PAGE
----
The horde of zombies moved quickly, despite dragging their stiff legs. Slack-jawed and devoid of expression, they had slashes on their cheeks and shrapnel embedded in their eye sockets. There were dozens, and then hundreds. Looking around in panic, my mind raced with questions: Where might they strike first? What would happen to the children of Middle America if this madness was not stopped? And, most important, would they would prevent me from getting lunch?
Just a short while ago, I had wandered out of my hotel room in search of a bite to eat for my wife and me. The streets were filled with innocent-looking tourists enjoying the fine weather. Helpful police officers directed traffic. Children laughed, just within my range of hearing.
Now, I watched in horror as the zombies swarmed a man on the street. “Take our picture!” they demanded. I took off running, not stopping to ponder how they could talk or operate digital cameras.
The zombies seemed headed for the convention center across the street. I swiveled my head in panic, desperate for an idea of where to go or how to escape. Then I saw a sign: “McDonald’s 3 blocks ahead.”
There was no way I was walking that far. Hunger made me brave. I had no choice but to go to the convention center—the belly of the beast.
Around me zombies, muttered, “Brains, brains”—but also “Instagram” and “Season Seven.”
Somehow, I made it to the convention center without injury. I braced myself for the chilling sight of piles of zombie victims and the cries of the damned as they succumbed to the horde. Instead, I saw red banners proclaiming, “WALKER STALKER CONVENTION” and “Welcome Walking Dead Fans!”
Wait. So this was not the zombie apocalypse? It was just a gathering of fans of a basic cable TV show, which depicted valiant survivors battling a zombie takeover. The gashes and scars were only makeup.
We were spared. Now that the planet had a future, I could redirect my energy from making a stand for humanity to finding an inexpensive meal. With my brain on overdrive from my near brush with the end of the world, I was relieved to see there was only one option to consider—Starbucks on the first floor of the convention center. (The irony of going to Starbucks to escape a mass of cultural apparatchiks bent on conformity was not lost on me.)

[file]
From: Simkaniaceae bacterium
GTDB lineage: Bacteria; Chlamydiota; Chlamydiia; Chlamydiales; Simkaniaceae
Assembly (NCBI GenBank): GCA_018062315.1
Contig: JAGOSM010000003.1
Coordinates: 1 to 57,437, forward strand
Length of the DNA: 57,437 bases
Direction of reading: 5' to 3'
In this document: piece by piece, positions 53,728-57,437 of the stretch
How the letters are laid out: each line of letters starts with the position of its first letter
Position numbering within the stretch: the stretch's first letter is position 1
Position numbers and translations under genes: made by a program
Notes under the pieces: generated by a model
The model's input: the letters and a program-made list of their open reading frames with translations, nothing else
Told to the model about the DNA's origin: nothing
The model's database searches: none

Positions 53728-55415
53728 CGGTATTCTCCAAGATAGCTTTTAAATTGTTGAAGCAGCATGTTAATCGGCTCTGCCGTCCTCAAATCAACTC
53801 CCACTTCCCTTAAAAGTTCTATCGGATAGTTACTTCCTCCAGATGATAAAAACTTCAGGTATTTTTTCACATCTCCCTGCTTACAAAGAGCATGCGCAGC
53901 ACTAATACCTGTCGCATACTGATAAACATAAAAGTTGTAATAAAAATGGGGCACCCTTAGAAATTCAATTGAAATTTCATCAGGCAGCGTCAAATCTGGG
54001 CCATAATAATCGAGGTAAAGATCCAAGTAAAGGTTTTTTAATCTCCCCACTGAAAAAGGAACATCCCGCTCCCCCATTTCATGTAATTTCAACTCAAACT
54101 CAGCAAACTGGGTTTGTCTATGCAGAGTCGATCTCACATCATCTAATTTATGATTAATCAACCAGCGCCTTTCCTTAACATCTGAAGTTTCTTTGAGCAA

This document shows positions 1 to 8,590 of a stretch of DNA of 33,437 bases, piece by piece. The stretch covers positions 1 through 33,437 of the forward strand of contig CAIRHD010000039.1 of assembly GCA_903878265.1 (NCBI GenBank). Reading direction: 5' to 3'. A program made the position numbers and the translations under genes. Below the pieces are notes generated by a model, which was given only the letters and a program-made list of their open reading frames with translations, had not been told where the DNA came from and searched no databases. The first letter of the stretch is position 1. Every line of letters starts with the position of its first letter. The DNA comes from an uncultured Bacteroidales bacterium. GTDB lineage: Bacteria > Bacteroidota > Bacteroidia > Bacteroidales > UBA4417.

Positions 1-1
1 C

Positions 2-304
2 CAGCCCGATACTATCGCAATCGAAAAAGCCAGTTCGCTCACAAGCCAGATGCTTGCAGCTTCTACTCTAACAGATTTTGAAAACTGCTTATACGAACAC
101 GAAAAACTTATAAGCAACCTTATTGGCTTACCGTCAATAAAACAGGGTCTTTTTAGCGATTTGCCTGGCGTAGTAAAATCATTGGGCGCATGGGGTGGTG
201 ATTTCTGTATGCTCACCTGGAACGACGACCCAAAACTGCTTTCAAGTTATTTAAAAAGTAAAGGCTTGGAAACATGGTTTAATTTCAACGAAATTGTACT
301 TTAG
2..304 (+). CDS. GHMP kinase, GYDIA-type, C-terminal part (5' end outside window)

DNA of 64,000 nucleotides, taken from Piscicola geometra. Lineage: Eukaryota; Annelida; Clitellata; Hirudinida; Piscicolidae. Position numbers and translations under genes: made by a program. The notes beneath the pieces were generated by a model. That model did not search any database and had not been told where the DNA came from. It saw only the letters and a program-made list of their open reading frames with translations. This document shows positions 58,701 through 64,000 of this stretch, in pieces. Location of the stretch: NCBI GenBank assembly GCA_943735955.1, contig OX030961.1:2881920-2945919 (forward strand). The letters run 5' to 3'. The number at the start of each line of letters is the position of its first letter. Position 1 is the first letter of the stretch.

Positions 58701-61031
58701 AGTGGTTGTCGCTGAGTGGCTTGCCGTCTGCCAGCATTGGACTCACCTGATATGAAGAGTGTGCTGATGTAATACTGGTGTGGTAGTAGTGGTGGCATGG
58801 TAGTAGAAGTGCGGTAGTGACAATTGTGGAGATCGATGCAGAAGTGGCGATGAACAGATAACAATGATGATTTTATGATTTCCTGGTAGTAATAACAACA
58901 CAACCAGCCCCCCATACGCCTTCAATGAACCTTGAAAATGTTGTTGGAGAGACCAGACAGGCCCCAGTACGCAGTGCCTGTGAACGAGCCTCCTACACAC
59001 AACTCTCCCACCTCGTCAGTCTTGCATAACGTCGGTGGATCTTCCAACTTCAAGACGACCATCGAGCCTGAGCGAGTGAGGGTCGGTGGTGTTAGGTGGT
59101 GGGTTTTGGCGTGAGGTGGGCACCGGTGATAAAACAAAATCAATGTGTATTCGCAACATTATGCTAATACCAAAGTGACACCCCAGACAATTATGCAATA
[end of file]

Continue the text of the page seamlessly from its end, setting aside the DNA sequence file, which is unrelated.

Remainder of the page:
While walking across the convention hall, I got a better look at the zombies-cum-fans. They were not braindead monsters, but they probably did spend too many waking hours in front of a television screen—just like everybody else they knew. Undoubtedly they were middle-aged loners without any true friends.
Distracted from my smug, superior thoughts by my persistent hunger, I juggled two sandwiches and two drinks, with no means of carrying them back to the hotel. After rotating the consumables and contorting my limbs into Nadia Comaneci-like positions, I asked the cashier a simple question: “Could I have a bag?”
She looked at the first sandwich between my knees, the bottle of water under my chin, the second sandwich under my right arm, and the Venti black iced tea balanced on my head and replied, “A bag? For what?”
Just as I opened my mouth to give a sarcastic reply, a zombie lurking in the background spoke up, “He’s got a lot to carry.” Her blood-smeared mouth (okay, so it was lipstick) curled into a sympathetic smile.
Behind me, there was a line of fans, waiting patiently to place their orders. I took a good look. They were not middle-aged loners, but mostly teenage girls. Some wore costumes, but most wore jeans and t-shirts. Their laughter was more reminiscent of high school homeroom than high strung horror.
They pointed at their camera phones and compared photos of their favorite Walking Dead celebrities. The conversation was dominated by how much fun they were having and who they hoped to meet next. Their faces brightened in recognition of fellow fans as they caught up with each other on events since the last con.
It was actually rather charming; they were just there to celebrate a shared joy. I felt a little guilty that I had prejudged these fans so quickly and harshly. How could I have seen such friendly people as mindless brutes? I had seen them as weird and thought them to be a nuisance because I reacted on first instinct and proceeded without thought. When I stopped being a zombie myself, I saw them for who they really were.
I still held on to one last bit of bias—I was sure *I* was too cool to attend a fan convention. Then I heard someone ask a friend, “Hey, are you going to the Game of Thrones con?”
Oh. My. God. Or “OMG,” in the language of the fangirls. I love Game of Thrones! I would totally dress up as a Stark, and buy a great sword, and maybe take a picture with Peter Dinklage and meet the other fans and…
Damn. an obsessions are not limited to zombies. I decided I had better eat my sandwich, and just be happy that we are all human beings.
David Klesh works in human resources in Queens, NY. He lives with his family in Rockville Centre, NY. This is his first published essay.